Proposal: runtime validation statement

John Roth newsgroups at jhrothjr.com
Wed Jul 14 14:47:00 CEST 2004


"Paul Rubin" <http://phr.cx@NOSPAM.invalid> wrote in message
news:7xllhohghq.fsf at ruckus.brouhaha.com...
> Ville Vainio <ville at spammers.com> writes:
> > Yes, and I (and many others, I feel) consider print statement a wart
> > in the language. Let's not make any more of these... Too bad it's so
> > widely used it can't be right out deprecated.
>
> I can sympathize with the notion that print and assert are warts, but
> I think they're considered to be important to Python's
> newbie-friendliness or something like that.  As such, "validate" ought
> to be considered about the same way.

Both statements have specific functions. The problem arises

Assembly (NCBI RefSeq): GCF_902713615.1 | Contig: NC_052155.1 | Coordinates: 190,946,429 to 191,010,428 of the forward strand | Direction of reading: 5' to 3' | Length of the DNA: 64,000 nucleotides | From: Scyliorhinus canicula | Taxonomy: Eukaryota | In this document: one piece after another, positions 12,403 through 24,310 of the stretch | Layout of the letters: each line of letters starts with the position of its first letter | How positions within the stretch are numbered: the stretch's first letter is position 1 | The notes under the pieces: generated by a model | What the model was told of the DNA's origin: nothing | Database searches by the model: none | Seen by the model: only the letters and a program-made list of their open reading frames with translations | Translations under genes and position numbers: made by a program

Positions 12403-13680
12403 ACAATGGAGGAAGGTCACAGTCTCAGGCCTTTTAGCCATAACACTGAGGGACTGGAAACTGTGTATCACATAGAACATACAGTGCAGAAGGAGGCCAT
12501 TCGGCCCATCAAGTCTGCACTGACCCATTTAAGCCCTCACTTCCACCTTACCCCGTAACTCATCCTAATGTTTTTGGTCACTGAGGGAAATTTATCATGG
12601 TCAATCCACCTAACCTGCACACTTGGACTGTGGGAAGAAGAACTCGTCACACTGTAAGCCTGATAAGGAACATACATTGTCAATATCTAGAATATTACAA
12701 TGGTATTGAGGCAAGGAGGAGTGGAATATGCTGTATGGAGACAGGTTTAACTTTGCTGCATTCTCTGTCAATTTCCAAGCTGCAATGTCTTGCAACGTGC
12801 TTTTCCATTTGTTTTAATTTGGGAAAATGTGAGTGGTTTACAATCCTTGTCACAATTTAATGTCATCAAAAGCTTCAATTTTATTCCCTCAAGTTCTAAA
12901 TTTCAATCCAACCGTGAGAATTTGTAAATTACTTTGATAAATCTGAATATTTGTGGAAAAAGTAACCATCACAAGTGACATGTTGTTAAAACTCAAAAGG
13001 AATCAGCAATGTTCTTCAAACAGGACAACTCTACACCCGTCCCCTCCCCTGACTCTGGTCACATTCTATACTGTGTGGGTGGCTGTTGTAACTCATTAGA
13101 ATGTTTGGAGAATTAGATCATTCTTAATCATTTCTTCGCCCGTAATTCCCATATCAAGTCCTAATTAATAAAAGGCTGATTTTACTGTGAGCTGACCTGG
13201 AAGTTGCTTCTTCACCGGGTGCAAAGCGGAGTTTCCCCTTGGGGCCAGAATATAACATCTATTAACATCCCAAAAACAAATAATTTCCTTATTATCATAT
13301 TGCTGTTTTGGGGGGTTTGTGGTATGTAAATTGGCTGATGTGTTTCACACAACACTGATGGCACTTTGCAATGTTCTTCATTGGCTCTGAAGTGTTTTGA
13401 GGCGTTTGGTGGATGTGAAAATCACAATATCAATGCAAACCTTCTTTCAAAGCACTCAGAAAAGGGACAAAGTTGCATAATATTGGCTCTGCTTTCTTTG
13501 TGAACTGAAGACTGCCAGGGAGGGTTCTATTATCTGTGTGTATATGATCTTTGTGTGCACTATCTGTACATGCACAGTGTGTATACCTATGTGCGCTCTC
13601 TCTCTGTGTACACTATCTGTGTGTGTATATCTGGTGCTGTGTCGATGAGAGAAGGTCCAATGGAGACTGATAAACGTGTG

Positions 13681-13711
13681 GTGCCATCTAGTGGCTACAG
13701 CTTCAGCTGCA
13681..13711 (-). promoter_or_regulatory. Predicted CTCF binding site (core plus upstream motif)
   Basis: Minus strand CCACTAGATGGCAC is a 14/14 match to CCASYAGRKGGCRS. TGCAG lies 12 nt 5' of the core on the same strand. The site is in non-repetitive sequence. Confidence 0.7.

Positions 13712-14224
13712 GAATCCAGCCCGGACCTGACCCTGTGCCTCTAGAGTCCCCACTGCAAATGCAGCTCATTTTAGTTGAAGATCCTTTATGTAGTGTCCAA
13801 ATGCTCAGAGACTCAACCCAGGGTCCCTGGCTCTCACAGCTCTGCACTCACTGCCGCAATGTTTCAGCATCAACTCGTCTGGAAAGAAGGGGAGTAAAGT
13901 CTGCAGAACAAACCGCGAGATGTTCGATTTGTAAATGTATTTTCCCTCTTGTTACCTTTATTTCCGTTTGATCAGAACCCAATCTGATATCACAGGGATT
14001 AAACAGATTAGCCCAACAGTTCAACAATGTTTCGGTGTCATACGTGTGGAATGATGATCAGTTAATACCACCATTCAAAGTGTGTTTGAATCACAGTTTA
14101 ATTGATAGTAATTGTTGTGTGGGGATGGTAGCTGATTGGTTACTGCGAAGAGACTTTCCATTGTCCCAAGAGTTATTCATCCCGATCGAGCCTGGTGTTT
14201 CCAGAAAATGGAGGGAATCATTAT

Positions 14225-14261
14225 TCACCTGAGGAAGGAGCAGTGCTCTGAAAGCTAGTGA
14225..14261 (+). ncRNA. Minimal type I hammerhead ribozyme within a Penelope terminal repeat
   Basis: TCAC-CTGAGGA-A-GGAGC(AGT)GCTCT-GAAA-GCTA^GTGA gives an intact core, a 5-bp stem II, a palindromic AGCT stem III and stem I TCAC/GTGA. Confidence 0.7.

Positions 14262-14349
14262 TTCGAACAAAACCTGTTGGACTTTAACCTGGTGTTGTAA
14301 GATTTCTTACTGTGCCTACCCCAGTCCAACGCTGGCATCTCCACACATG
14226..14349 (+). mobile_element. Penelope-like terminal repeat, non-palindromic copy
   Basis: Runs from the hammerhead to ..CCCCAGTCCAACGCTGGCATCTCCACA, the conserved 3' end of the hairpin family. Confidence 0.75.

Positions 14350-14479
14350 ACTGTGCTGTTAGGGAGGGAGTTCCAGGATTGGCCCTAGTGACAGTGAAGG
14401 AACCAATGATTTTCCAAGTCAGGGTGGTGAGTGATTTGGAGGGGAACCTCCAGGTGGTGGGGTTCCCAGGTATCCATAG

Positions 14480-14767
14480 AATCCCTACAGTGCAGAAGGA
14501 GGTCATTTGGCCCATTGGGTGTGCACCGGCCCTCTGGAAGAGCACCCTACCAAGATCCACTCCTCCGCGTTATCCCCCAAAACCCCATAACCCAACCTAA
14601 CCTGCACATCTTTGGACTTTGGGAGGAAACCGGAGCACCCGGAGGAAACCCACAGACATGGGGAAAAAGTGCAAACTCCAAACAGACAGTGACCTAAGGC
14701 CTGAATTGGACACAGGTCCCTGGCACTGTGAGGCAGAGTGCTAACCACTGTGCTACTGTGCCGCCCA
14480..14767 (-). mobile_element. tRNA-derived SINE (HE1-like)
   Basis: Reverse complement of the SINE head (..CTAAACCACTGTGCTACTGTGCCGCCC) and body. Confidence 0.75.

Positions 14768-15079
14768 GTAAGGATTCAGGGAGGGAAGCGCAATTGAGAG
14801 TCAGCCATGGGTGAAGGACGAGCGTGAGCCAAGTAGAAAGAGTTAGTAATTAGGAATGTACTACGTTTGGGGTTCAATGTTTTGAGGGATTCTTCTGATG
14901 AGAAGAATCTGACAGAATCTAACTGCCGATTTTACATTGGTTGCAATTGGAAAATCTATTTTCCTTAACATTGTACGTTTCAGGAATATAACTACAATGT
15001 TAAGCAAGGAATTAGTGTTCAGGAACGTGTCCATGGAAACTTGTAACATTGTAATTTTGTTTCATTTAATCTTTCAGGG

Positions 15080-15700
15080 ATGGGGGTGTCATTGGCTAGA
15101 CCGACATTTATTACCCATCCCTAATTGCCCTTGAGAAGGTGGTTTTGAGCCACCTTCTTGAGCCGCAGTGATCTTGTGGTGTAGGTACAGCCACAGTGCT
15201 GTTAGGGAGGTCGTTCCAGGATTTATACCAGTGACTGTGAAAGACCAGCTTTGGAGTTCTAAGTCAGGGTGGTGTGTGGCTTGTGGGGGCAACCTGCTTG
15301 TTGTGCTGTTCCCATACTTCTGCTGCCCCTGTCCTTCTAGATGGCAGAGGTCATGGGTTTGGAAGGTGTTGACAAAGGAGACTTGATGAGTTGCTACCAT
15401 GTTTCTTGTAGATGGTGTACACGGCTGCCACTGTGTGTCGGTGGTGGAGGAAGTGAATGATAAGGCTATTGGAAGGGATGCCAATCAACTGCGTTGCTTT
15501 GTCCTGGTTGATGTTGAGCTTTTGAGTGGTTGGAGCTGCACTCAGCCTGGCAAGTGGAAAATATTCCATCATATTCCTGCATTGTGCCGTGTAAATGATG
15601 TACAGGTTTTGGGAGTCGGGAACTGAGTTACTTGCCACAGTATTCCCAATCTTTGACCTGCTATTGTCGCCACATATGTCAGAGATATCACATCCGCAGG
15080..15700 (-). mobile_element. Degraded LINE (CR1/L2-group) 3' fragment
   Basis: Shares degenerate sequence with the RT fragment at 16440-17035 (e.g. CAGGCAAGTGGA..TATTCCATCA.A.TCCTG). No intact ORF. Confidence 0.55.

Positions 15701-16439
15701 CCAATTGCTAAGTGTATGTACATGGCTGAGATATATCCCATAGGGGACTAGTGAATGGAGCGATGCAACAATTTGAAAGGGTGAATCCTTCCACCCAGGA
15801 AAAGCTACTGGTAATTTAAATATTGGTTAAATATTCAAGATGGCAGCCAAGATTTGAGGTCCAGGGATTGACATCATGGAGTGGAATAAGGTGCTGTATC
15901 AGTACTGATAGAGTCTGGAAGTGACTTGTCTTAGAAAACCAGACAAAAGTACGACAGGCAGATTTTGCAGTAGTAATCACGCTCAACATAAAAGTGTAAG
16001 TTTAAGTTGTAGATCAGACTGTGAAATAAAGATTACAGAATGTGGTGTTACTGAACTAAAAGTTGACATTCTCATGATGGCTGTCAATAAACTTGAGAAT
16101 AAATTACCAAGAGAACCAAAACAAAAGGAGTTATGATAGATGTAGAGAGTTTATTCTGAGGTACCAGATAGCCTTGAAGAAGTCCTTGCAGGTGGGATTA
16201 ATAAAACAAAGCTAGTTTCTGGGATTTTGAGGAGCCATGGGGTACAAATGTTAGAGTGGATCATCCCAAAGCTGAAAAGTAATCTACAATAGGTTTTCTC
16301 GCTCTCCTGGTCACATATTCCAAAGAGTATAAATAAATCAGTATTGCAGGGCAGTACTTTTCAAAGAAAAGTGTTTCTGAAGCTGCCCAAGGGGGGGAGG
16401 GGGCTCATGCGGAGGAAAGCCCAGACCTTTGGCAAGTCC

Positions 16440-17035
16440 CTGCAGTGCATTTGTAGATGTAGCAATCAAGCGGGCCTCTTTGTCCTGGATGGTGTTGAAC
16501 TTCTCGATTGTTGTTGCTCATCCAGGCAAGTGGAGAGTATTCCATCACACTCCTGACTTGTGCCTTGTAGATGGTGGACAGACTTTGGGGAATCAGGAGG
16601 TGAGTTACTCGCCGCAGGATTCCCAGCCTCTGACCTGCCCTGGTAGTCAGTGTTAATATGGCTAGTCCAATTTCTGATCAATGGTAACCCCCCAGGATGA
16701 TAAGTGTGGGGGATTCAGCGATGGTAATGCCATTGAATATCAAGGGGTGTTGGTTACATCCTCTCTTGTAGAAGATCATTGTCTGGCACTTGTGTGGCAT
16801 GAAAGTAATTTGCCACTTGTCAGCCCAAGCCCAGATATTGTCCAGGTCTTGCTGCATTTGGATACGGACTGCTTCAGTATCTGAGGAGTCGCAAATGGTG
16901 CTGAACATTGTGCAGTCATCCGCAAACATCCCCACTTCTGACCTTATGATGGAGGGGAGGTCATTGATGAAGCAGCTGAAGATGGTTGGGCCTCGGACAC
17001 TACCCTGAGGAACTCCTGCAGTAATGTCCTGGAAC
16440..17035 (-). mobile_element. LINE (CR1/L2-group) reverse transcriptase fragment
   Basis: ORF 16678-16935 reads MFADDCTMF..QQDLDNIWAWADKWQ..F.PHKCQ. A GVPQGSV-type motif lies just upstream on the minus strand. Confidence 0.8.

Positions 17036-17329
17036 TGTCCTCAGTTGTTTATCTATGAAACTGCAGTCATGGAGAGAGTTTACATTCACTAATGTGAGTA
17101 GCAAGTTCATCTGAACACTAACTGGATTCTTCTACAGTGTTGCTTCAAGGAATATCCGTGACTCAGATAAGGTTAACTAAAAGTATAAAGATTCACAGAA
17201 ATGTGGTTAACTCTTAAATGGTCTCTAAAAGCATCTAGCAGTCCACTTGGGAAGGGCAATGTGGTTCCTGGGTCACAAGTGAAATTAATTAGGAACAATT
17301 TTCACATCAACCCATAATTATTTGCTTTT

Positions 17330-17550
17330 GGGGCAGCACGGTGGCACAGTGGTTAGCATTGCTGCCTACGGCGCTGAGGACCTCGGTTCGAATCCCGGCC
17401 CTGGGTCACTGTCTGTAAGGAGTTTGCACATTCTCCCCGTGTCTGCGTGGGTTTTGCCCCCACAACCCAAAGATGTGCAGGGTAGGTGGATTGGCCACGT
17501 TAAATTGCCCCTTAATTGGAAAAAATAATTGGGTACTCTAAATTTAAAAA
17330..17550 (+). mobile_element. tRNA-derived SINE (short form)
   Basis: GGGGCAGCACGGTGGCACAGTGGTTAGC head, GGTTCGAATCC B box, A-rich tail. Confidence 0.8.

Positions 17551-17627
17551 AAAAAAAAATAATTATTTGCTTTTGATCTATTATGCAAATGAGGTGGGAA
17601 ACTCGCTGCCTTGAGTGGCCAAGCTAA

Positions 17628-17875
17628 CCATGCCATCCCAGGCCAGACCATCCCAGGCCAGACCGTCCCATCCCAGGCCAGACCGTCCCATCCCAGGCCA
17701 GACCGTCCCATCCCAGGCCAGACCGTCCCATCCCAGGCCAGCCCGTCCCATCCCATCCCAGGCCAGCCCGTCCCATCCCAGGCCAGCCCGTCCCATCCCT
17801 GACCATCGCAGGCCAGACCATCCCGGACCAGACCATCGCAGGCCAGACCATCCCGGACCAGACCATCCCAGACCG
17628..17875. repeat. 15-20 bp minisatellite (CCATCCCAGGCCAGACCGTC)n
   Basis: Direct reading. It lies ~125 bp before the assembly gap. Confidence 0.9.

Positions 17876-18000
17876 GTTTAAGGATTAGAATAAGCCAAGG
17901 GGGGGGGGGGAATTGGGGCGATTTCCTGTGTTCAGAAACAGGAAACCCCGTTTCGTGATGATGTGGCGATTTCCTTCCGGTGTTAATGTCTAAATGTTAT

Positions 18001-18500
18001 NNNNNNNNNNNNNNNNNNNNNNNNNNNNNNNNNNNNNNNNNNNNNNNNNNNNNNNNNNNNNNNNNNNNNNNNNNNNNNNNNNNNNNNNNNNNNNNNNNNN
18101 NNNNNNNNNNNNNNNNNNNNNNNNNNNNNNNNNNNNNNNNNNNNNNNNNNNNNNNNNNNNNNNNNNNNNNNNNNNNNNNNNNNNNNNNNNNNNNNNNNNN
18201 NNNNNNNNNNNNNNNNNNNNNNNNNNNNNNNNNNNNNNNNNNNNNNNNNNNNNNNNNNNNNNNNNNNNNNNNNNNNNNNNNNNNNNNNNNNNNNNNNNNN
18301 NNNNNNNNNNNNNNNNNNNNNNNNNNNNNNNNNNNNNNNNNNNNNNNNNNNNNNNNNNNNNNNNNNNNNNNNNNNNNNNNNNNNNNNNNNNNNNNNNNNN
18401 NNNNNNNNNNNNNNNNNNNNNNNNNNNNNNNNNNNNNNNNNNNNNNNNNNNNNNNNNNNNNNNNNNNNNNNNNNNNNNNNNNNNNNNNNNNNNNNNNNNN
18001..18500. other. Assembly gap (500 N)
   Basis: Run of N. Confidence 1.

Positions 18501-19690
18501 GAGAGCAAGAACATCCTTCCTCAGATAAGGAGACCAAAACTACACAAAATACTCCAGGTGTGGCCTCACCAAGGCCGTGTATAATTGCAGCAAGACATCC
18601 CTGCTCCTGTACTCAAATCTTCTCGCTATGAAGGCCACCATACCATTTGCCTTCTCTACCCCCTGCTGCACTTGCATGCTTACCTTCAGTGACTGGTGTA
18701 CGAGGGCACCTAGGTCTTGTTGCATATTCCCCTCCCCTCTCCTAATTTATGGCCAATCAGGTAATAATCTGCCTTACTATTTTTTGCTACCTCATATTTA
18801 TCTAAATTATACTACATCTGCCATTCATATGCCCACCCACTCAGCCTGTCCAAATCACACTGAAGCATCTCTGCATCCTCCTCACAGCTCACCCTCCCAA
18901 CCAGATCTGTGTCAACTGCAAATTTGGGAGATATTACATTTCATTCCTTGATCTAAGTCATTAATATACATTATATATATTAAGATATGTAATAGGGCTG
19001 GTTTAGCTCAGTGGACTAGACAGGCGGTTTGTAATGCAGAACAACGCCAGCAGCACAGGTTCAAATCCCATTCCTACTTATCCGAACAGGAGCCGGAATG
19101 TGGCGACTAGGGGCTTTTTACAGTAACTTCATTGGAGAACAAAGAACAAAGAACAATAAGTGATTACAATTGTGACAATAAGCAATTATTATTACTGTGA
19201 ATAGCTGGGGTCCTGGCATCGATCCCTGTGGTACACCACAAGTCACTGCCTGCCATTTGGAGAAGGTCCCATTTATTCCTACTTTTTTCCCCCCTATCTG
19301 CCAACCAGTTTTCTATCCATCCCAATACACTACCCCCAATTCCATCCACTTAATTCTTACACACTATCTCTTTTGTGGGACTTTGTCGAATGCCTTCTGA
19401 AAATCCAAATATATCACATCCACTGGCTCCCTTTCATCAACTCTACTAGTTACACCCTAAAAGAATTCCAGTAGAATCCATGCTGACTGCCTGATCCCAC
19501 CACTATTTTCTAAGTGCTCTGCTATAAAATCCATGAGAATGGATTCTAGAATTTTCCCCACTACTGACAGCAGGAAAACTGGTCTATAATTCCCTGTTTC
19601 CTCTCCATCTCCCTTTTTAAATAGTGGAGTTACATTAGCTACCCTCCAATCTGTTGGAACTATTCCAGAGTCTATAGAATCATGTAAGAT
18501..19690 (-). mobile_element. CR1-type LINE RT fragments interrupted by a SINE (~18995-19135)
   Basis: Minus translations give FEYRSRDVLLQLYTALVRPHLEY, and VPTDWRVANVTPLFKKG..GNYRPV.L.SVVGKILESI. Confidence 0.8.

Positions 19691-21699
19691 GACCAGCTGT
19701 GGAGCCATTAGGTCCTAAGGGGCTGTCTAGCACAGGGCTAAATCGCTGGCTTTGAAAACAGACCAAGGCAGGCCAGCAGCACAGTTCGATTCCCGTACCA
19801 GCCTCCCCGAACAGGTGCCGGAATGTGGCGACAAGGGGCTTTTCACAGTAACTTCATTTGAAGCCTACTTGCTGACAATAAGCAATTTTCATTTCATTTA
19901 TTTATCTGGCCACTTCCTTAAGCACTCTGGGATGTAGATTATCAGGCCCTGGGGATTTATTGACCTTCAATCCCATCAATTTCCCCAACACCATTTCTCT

with people that try to use them for other purposes than
they were intended.

Print is for debugging prints. I use it a lot for that purpose,
and never use it for any "user" output, even though I am
both the programmer and the user in most cases. It
works well when used for the purpose it was intended.

Assert is intended for debugging and program validation.
Using it for standard program logic is using it outside of
its intended purpose. All the complaints I've ever seen
about assert revolve around that.

I don't like the notion of a validate statement for a number
of reasons. One of them is that the proposal doesn't say
what it would do in enough detail for me to figure out
whether I could actually use it. My suspicion is that it
wouldn't fit in with the way I write validation routines
anyway. Clue: I generally don't throw exceptions.
For me, validation logic is tightly tied to the (g)UI
logic, since it's the UI that's going to have to tell the
user that he mucked up.

John Roth





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